Professor Nelson Phillips is the chair in Strategy and Organisational Behaviour at the Imperial College Business School in London. Prior to joining Imperial, Professor Phillips was the Beckwith Professor of Management Studies at Cambridge University’s Judge Business School from 2002 to 2005 and was an Associate Professor in the Strategy and Organisation Area at McGill University in Montreal, Canada from 1993 to 2002.Professor Phillips teaches courses in strategy, organisation behaviour, innovation, and leadership at the undergraduate and graduate level. In addition, he is active in executive education, having worked on program design and delivery for a wide range of clients including: the Royal Society, Telefonica, BT, Atkins, Shell and Laing O’Rourke.
Professor Phillips has published more than 75 academic articles and book chapters including articles in the Academy of Management Journal, Academy of Management Review, and Sloan Management Review. He has also co-authored four books: “Discourse Analysis” (2002); “Power in Organisations” (2006); “Technology and Organization” (2010); and “The Oxford Handbook of Innovation Management” (2013). He is currently working on a book on the use of linguistic methods in management research and a book examining the role of religion in organizations.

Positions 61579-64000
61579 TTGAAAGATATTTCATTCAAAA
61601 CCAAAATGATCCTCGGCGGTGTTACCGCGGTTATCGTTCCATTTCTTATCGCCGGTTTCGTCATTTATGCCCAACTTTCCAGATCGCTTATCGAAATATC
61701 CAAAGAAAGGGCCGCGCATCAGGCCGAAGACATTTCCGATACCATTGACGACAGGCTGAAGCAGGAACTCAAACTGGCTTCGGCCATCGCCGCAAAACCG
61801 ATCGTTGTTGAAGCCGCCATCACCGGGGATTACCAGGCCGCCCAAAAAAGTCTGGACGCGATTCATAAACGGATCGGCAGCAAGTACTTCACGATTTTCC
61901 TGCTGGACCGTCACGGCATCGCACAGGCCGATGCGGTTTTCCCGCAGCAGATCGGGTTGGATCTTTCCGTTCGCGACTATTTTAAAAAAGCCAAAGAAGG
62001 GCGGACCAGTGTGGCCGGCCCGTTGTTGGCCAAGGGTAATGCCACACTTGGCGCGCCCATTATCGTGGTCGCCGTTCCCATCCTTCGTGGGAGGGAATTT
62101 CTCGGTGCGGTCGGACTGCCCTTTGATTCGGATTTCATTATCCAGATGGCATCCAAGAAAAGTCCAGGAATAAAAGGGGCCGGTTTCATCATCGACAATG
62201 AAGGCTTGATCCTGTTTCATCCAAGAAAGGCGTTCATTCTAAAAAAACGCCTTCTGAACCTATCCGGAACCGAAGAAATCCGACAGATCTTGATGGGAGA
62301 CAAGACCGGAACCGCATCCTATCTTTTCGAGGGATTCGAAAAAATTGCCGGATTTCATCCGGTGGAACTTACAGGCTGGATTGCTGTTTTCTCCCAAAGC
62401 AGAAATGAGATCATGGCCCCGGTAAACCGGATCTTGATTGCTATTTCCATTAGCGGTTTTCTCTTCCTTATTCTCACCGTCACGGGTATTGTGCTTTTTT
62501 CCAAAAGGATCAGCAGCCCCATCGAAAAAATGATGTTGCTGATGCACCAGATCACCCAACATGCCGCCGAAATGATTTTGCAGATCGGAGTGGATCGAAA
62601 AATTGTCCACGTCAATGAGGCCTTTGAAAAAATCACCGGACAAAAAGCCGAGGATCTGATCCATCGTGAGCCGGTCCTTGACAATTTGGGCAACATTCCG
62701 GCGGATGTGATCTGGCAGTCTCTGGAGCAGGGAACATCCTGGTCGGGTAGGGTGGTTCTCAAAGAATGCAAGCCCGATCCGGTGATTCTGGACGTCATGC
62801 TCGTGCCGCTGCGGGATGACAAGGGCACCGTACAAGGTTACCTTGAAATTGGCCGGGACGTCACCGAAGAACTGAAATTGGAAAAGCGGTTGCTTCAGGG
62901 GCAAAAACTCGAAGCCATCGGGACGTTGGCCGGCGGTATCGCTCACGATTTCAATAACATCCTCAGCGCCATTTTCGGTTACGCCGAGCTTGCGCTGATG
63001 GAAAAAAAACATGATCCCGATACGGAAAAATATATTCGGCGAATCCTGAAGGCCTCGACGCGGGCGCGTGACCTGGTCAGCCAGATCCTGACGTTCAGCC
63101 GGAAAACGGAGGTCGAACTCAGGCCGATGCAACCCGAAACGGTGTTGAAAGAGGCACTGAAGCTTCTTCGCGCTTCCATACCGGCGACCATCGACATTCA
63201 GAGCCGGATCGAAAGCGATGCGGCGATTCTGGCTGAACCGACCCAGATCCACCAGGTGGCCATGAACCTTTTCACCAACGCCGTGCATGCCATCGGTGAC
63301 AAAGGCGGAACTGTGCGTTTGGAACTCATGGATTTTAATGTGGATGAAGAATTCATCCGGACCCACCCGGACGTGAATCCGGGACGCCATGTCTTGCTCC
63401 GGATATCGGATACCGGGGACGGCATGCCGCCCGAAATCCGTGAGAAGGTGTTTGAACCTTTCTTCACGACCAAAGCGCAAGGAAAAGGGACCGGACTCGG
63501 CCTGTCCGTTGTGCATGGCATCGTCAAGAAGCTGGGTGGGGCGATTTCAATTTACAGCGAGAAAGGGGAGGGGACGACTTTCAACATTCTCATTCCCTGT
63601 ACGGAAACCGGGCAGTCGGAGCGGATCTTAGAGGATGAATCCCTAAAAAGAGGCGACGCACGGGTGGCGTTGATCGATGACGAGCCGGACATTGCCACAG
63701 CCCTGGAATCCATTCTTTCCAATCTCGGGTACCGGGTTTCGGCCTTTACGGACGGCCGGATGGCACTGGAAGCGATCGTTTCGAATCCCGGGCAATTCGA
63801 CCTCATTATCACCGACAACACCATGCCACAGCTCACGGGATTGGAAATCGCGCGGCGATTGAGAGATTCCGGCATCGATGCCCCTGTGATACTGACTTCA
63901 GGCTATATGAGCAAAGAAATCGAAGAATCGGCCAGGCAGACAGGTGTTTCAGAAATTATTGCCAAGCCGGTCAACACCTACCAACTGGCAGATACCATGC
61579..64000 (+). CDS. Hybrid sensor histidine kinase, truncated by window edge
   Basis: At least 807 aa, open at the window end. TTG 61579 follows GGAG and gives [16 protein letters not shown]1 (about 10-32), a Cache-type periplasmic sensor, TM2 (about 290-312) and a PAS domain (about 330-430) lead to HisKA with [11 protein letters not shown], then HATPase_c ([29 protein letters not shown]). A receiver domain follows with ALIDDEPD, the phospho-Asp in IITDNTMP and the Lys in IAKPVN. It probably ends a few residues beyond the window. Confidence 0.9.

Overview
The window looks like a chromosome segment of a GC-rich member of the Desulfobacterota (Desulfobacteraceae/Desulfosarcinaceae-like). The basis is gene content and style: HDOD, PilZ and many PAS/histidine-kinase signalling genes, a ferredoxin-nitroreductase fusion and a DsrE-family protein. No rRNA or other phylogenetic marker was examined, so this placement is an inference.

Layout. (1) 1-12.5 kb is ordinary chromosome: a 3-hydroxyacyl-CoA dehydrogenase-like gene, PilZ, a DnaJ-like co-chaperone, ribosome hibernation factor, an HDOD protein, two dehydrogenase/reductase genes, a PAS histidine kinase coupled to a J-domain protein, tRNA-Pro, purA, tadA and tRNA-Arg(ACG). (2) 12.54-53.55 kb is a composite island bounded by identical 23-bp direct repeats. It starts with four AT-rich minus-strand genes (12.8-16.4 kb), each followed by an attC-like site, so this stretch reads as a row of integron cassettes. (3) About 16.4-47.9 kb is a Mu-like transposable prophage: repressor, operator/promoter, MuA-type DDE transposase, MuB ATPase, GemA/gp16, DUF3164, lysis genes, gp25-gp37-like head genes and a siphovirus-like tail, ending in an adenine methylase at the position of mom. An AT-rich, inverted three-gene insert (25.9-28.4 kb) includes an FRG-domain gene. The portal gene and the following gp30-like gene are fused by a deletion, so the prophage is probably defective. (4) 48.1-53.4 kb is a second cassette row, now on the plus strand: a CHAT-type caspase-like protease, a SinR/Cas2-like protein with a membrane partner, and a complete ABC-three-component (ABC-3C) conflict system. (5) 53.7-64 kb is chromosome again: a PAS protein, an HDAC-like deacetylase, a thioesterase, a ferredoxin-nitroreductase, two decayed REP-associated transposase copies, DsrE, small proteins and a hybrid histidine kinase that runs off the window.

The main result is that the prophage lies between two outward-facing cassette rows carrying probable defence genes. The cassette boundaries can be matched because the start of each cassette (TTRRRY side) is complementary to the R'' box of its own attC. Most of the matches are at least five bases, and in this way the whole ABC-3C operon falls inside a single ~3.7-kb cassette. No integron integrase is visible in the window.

His research interests lie in four main areas. Firstly, his work in new institutional theory connects conventional approaches to understanding institutional process with new theoretical perspectives such as discourse analysis or with new empirical areas of study such as social entrepreneurship.
Secondly, he is interested in applying social theory to developing deeper understandings of family businesses, technology entrepreneurship and social entrepreneurship.
Thirdly, Professor Phillips has a strong interest in technology strategy and innovation, and has been working for several years on various aspects of the social dynamics of technology adoption and the ramifications of these dynamics for technology strategy and innovation.
Finally, he has a strong interest in qualitative research methods, and in particular, in the application of discourse analysis, narrative analysis and other related methods of investigation to the study of organizations.